- that the respondents be directed to make regular progress reports to the court, to the South African Human Rights Commission (‘SAHRC’) and to the Commission for Gender Equality (‘CGE’) regarding the implementation of their policies and practices for adequate, humane and decent housing.
 The founding papers are somewhat diffuse and it is not easy to discern the precise causes of action.
In paras 114-119 of his affidavit, the first applicant refers to
- ss 7-10, 12, 14, 25-28 and 32 of the Constitution,
- to article 11(1) of the 1996 International Covenant on Economic, Social and Cultural Rights,
- to article 18 of the African Charter of Human and Peoples’ Rights,
- to the Equality Act and
- to the Employment Equity Act 55 of 1998 (‘the Employment Act’).
In paras 104.13-104.14 there is a passing reference to the Extension of Security of Tenure Act 62 of 1997 (‘ESTA’), something expanded upon in paras 108-115 of the supporting affidavit by Ms Mercia Andrews, a researcher with the Trust.
 Although the applicants have many and varied complaints against the respondents, the relief they seek concerns only their accommodation on the farm. They seek no relief in this court in connection with their alleged dismissal or with the distinction drawn between permanent and seasonal workers or with OV’s alleged failure to transform its workforce and provide opportunities for promotion of black workers, though there are parallel proceedings in the Labour Court on some of these matters. For present purposes, I proceed on the assumption that the applicants are, as they allege, currently all permanent employees of OV.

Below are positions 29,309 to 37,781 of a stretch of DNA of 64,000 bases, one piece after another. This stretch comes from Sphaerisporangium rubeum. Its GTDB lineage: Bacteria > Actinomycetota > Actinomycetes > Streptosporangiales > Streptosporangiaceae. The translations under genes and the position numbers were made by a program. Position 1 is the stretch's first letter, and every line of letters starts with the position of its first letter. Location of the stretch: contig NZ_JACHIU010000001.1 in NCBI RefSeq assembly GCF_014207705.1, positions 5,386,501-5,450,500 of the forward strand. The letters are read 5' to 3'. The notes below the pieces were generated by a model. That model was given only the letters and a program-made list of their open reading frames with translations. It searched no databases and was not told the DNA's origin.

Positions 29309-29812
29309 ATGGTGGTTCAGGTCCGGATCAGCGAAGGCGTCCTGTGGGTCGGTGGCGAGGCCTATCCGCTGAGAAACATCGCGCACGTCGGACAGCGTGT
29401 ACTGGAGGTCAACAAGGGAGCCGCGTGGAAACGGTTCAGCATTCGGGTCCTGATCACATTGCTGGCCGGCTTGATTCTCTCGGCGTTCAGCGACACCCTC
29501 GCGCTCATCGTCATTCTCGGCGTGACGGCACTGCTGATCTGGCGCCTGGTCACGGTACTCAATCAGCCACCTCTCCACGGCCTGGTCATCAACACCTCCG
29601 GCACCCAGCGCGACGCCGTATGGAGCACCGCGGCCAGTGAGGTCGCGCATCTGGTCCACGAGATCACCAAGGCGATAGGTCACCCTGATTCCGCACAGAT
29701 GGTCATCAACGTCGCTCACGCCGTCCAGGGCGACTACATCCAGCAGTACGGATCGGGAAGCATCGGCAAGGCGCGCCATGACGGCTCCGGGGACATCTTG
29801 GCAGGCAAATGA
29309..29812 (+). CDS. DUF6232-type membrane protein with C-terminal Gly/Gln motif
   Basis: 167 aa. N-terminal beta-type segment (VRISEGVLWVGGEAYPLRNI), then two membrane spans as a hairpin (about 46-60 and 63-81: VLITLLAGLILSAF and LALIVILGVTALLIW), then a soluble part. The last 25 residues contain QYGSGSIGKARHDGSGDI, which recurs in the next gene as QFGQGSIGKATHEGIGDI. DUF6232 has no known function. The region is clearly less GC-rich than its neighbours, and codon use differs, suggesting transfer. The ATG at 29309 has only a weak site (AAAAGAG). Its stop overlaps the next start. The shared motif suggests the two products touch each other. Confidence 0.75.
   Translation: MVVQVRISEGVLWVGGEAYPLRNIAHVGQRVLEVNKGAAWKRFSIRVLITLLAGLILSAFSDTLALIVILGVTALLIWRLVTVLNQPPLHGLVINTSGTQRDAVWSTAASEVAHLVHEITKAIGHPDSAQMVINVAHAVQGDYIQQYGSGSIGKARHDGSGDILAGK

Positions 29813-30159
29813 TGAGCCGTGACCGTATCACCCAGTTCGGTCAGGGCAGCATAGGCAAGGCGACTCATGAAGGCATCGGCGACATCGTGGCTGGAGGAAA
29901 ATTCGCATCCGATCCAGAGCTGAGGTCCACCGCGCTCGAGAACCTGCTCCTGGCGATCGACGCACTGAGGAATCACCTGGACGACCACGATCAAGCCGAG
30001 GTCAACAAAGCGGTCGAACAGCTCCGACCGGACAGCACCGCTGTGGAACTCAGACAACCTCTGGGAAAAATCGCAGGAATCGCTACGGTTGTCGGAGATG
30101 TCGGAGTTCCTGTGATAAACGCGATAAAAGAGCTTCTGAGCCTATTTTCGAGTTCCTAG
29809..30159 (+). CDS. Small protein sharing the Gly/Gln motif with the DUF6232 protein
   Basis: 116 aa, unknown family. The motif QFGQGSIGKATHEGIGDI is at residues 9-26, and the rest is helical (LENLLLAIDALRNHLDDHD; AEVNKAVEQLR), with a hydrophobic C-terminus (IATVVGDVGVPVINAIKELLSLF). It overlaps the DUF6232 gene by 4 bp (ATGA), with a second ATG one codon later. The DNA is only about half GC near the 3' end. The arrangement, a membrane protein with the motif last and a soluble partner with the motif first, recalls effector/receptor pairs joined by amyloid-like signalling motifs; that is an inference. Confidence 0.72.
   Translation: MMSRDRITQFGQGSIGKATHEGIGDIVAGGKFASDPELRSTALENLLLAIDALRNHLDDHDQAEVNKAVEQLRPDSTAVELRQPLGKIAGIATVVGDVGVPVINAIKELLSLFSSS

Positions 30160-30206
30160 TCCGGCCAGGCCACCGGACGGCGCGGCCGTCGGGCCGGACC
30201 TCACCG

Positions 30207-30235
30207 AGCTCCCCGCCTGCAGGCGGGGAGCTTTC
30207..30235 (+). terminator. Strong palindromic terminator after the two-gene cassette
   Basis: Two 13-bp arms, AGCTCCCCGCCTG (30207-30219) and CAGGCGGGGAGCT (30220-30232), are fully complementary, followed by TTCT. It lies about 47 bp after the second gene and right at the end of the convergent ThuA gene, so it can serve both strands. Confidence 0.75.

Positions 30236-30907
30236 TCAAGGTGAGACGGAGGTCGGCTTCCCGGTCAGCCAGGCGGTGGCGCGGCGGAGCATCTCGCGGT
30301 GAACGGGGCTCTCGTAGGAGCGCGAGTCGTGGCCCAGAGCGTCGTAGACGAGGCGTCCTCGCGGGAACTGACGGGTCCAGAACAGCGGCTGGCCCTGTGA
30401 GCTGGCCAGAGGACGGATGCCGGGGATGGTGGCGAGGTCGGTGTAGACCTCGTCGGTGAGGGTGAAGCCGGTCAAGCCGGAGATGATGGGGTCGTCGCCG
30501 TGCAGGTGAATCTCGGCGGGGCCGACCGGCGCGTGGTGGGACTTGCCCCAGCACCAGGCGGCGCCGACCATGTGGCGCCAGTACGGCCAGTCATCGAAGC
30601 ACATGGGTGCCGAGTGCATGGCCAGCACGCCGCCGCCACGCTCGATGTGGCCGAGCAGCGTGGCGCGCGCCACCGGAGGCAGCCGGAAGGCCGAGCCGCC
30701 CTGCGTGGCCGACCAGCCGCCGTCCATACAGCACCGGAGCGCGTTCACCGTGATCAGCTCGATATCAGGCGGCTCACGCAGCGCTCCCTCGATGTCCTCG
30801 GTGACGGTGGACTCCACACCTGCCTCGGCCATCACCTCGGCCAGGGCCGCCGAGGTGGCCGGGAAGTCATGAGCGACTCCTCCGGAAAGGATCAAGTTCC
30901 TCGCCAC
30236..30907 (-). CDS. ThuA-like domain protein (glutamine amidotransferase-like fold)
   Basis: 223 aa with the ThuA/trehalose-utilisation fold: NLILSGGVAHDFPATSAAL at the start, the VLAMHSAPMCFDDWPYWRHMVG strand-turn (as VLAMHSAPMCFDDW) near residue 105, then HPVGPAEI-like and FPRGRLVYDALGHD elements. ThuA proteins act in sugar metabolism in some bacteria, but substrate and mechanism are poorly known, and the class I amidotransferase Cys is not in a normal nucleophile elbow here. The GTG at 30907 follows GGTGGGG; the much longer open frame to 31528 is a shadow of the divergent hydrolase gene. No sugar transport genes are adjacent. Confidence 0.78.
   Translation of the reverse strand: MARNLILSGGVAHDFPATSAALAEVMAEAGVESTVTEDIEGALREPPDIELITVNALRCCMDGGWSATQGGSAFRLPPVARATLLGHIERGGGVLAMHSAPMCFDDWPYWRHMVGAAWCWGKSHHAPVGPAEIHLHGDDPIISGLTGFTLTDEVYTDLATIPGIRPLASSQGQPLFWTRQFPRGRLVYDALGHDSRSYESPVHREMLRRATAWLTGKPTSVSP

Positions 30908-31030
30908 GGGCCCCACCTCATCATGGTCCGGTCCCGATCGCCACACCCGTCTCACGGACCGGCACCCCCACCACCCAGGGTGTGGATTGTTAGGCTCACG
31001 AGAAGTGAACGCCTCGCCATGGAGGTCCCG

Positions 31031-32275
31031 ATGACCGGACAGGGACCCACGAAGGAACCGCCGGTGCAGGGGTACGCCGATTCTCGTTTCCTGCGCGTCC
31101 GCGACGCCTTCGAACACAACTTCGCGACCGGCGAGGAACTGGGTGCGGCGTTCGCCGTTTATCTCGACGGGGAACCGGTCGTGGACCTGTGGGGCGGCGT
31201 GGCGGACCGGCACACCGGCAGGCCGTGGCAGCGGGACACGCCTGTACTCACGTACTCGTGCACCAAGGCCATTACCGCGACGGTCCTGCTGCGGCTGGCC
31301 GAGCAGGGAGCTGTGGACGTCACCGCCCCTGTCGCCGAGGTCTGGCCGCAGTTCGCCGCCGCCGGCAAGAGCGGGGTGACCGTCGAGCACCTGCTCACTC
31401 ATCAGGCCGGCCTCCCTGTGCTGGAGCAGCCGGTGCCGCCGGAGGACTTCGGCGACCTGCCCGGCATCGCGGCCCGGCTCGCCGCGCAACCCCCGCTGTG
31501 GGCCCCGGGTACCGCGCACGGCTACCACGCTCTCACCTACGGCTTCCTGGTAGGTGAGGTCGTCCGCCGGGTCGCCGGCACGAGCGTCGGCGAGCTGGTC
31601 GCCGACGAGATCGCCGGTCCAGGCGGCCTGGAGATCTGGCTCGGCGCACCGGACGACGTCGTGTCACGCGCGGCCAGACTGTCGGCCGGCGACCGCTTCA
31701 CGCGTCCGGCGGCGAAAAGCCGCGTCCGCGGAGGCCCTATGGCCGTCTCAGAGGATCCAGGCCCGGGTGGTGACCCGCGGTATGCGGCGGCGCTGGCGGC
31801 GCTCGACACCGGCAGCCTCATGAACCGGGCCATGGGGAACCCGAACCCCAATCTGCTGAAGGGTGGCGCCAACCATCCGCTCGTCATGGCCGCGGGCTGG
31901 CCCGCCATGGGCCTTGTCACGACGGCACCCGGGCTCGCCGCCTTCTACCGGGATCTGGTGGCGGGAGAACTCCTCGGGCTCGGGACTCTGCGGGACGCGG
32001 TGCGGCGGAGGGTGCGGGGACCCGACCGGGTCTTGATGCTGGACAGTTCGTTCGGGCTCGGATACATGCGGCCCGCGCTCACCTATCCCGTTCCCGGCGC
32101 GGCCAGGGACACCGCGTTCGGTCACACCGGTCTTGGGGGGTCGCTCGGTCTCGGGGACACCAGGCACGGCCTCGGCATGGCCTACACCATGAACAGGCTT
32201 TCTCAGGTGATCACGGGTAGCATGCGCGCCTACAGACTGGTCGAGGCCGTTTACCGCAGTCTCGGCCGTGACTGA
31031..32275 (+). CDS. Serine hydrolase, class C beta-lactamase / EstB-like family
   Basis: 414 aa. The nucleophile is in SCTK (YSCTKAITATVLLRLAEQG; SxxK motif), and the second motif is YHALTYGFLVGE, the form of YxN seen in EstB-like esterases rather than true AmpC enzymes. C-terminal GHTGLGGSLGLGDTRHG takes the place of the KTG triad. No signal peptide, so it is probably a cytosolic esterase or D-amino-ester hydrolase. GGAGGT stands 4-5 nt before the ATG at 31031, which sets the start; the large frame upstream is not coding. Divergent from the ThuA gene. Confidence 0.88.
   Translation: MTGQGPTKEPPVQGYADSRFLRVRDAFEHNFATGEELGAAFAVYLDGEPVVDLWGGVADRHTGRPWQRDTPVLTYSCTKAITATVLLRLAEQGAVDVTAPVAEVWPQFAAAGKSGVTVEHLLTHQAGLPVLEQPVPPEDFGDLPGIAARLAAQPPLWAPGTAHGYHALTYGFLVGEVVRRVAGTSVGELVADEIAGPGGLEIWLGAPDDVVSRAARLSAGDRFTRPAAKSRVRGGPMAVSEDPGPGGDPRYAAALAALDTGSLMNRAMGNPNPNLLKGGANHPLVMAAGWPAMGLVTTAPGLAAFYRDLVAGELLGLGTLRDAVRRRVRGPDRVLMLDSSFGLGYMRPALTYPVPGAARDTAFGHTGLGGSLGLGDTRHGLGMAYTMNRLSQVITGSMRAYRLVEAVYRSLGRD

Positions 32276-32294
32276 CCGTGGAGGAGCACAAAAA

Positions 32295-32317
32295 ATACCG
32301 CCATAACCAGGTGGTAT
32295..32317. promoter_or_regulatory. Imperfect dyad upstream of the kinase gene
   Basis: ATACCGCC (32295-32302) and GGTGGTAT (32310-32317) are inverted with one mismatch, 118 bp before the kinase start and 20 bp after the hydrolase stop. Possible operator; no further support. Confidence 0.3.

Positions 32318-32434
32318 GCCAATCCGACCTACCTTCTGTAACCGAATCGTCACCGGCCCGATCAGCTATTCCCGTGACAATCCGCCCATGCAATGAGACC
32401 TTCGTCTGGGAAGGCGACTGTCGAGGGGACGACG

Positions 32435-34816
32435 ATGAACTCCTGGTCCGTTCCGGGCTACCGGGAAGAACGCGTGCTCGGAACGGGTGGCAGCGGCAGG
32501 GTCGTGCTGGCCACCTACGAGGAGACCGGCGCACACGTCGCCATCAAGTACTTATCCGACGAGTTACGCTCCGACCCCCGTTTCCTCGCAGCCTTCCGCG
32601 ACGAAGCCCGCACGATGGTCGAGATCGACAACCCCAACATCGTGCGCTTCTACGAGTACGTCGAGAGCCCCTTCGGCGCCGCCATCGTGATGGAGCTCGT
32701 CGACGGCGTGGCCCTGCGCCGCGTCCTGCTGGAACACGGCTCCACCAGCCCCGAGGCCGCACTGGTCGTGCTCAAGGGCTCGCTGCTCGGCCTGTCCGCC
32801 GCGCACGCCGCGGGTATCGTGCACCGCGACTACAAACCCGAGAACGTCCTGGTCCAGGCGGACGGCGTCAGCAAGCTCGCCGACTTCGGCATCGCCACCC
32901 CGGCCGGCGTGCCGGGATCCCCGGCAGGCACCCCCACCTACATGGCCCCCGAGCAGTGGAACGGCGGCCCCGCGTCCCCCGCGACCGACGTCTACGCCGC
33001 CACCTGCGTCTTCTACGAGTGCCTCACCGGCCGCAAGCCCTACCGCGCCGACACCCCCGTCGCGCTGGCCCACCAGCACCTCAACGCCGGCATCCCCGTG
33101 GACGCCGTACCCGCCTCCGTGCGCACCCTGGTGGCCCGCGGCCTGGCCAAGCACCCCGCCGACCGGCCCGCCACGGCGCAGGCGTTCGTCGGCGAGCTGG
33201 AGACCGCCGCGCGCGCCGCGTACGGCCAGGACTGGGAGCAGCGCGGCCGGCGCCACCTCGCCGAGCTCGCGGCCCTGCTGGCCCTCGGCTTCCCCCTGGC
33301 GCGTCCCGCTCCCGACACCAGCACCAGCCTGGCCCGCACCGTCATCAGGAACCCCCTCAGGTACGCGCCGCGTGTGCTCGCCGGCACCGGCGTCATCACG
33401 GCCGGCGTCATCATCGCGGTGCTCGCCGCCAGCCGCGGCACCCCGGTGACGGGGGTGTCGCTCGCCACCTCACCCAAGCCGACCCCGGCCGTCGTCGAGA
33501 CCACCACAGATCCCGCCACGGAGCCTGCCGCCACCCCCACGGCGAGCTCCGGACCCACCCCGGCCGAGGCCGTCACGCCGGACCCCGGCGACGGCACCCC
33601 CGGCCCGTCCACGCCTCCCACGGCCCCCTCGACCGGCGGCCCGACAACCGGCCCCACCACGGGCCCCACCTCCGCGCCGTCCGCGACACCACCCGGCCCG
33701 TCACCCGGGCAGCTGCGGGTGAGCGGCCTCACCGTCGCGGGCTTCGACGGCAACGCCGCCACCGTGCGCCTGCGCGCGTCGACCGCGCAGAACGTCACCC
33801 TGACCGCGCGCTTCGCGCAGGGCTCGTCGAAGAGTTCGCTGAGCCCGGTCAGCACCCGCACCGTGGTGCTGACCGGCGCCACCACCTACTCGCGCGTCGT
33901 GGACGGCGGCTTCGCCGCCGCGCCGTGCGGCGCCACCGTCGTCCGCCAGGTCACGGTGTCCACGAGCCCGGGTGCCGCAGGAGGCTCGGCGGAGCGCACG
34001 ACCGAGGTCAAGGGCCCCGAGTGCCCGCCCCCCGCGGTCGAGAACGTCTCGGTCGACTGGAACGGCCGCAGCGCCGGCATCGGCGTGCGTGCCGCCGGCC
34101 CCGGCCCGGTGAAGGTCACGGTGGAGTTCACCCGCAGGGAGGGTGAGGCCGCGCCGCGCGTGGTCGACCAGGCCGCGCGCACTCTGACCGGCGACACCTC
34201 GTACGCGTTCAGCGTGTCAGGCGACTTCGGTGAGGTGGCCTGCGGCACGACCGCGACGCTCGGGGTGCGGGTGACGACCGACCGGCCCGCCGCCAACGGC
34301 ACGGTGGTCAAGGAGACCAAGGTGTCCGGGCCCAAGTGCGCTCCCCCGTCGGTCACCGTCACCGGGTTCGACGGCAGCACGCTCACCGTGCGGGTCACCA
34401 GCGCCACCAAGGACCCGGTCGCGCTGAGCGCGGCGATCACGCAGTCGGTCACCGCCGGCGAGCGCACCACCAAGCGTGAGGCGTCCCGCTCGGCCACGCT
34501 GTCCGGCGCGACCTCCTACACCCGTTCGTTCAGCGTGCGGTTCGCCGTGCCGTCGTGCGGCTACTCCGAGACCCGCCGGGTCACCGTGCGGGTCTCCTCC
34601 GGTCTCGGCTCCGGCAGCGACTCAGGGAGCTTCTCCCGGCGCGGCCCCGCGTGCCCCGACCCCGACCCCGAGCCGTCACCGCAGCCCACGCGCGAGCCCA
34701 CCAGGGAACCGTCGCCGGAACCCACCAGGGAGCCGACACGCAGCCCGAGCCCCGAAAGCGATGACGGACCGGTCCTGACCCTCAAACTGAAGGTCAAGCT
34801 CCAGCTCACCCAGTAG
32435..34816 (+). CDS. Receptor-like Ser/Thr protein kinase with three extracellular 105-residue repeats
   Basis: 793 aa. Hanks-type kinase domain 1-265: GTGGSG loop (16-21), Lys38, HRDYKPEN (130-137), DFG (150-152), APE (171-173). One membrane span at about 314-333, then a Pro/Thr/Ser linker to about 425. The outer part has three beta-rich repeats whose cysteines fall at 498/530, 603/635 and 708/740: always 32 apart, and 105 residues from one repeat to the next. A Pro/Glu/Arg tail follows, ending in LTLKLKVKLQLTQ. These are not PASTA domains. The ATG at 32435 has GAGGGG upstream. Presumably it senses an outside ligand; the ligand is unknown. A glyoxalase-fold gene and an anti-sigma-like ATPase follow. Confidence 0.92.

Their allegations about their accommodation can be stripped down to two essential complaints:
(a) that their accommodation is inadequate even for single-sex occupation, because of the smallness of the rooms and lack of privacy, and is inadequate and inhumane to them and their families because it effectively compels the wives, partners and children of the workers to live geographically separate lives;
(b) that OV discriminates against the African workers from Qumbu by limiting their accommodation to a single-sex hostel while providing family accommodation, of superior quality, to white and coloured employees.
I shall refer to these two essential complaints as the first and second complaints.